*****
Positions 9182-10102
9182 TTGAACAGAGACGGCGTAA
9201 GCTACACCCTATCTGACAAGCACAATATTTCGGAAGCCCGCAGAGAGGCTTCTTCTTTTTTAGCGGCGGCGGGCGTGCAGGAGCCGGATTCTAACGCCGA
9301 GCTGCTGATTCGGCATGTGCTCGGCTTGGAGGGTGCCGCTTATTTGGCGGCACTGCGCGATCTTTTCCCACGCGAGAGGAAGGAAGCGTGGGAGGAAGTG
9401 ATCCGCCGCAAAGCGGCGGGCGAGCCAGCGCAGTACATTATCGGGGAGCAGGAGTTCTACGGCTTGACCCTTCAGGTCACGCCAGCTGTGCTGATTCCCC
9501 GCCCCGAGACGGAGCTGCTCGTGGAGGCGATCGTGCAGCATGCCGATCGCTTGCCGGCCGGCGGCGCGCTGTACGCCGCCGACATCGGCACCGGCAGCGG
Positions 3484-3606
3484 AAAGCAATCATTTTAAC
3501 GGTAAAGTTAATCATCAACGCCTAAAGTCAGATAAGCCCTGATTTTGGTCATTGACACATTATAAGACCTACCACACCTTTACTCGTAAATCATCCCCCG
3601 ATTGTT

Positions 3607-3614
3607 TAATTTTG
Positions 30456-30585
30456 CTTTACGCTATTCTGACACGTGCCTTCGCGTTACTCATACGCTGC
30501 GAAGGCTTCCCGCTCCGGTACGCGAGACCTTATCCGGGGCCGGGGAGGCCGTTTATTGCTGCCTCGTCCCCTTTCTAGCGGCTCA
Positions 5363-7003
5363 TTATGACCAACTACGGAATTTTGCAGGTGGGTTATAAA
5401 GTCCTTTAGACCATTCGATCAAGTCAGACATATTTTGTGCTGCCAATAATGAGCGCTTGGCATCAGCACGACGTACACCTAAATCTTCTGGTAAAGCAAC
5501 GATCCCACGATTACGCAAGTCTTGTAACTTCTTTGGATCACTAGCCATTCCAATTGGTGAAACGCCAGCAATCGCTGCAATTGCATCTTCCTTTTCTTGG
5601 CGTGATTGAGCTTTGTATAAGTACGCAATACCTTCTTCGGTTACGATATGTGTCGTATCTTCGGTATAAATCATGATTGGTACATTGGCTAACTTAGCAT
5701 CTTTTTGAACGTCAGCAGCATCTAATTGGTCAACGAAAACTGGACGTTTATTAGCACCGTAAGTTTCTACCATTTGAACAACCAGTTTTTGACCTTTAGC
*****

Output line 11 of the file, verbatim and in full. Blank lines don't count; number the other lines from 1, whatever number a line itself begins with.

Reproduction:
Positions 3607-3614